Lasers come next and are available in three offensive sizes and one civilian type. The offensive lasers are pulse (what the ship is initially equipped with), beam (much better but not a patch on...), military (*) (which zap everything in a matter of moments). The three types of laser differ in their pricing, their firing rate, and their energy usage. Often I have found myself blowing up, because over-usage of my militaries used up all my energy and my shields disappeared.
The fourth type of laser is the mining laser. This has some offensive capability, but only if your target is kind enough to stay still for a few minutes!
Mining lasers (*) are designed to be used against asteroids. They fire very slowly and cause the rock to crumble rather than explode, you can then collect one ton of minerals with a fuel scoop if fitted. Destroying an asteroid by any means results in a reward of 0.5cr for clearing the space lanes.
Lasers can be mounted at the front (default), back, left or right. Never put them on the sides. They are impossible to sight, and you will run into a planet by the time that you have sighted them up.
On the front, you want beams or militaries if you can watch your energy gauge. On the rear you want mining lasers if you want to do some mining as a side line (Don't, there are much better ways to make more money!), if mining lasers are on the rear you can line up with an asteroid so that it is on a collision course with you, then hop up over it and zap it with your rear guns. You can then loop around to pick it up.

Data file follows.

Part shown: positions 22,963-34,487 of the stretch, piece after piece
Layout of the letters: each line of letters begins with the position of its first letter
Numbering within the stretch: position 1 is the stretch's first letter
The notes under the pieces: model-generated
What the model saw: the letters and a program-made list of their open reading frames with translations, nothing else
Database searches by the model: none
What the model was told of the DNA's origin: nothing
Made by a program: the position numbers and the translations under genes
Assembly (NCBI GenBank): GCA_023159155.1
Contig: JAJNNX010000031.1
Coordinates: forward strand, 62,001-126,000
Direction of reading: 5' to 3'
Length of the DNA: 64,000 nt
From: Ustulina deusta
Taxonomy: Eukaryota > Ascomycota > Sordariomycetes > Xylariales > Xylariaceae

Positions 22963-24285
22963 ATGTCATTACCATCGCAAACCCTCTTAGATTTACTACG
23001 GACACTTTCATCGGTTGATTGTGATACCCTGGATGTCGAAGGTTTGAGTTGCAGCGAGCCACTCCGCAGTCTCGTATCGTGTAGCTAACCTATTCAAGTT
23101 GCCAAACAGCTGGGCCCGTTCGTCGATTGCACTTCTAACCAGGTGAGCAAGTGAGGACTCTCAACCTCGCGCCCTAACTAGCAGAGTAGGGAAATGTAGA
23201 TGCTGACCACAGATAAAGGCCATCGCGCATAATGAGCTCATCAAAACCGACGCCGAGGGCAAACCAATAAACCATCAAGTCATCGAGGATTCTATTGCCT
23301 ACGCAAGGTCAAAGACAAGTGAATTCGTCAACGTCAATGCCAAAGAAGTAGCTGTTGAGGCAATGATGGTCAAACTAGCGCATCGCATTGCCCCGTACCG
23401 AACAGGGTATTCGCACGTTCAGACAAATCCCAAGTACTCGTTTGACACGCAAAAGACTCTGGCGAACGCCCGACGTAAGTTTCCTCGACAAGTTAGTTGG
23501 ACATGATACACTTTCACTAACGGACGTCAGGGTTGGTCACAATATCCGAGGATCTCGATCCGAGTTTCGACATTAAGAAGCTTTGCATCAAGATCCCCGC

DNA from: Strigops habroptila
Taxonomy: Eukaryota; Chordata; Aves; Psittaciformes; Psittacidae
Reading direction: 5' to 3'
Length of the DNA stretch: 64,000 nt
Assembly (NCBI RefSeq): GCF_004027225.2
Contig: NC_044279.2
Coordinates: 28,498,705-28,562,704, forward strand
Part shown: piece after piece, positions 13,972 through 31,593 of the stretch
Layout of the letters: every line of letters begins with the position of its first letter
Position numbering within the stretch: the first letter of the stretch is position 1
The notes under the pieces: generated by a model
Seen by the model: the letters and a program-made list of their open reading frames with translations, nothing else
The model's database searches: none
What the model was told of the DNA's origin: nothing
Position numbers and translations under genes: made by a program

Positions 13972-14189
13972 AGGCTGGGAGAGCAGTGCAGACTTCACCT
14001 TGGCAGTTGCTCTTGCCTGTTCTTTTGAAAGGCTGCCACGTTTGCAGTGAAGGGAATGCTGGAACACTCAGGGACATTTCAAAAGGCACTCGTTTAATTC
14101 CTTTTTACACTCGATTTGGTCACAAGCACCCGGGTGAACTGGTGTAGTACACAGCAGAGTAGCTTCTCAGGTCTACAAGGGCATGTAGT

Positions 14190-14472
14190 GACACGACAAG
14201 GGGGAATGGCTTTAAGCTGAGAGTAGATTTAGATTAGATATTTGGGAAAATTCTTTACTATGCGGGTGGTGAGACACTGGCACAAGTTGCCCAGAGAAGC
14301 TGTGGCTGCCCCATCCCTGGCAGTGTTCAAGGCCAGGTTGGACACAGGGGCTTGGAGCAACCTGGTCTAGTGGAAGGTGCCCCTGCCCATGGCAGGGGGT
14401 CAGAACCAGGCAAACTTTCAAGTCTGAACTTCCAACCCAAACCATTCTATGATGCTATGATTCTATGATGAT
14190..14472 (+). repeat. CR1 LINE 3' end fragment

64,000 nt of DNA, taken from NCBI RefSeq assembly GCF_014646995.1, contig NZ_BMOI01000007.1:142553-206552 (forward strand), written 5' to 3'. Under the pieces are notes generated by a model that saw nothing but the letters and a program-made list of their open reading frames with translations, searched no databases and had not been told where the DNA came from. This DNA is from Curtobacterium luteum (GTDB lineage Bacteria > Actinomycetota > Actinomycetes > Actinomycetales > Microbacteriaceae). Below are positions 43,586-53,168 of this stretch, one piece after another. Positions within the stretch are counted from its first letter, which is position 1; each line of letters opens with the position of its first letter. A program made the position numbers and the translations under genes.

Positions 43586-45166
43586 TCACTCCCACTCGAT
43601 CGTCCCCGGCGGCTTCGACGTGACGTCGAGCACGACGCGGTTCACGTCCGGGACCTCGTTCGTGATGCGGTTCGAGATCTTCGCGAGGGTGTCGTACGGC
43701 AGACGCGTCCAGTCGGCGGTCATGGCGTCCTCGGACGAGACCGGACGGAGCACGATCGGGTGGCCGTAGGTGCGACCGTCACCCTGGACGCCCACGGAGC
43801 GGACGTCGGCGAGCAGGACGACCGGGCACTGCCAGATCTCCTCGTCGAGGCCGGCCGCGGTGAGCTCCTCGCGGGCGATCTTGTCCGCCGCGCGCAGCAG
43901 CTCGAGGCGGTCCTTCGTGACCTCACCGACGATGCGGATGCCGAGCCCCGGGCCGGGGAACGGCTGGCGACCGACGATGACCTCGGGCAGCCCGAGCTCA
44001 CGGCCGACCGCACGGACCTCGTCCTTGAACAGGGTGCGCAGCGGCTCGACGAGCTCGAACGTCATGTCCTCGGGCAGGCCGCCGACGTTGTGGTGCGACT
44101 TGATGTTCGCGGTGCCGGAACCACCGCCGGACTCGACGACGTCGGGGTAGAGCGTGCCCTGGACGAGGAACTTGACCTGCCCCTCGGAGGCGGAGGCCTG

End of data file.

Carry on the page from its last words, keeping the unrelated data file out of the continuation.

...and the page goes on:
When you replace a laser it is also worth noting that there is an automatic 'part exchange' on your old gun. Though you have to have the original purchase price.
Having a gun on the rear really has no use at all unless it is for mining (see above); however, when you buy the gun, you get the sighting system. With this, you can aim missiles backwards - very useful to discourage enemies tailing you.
The most useful items to get when trading, however, are extra energy units, and an extra cargo bay. The extra bay ensures that you always are running at full capacity, once you have a few thousand and you are buying goods with a 30% mark-up and 20cr - 30cr profit then you want to carry as much as is possible per trip.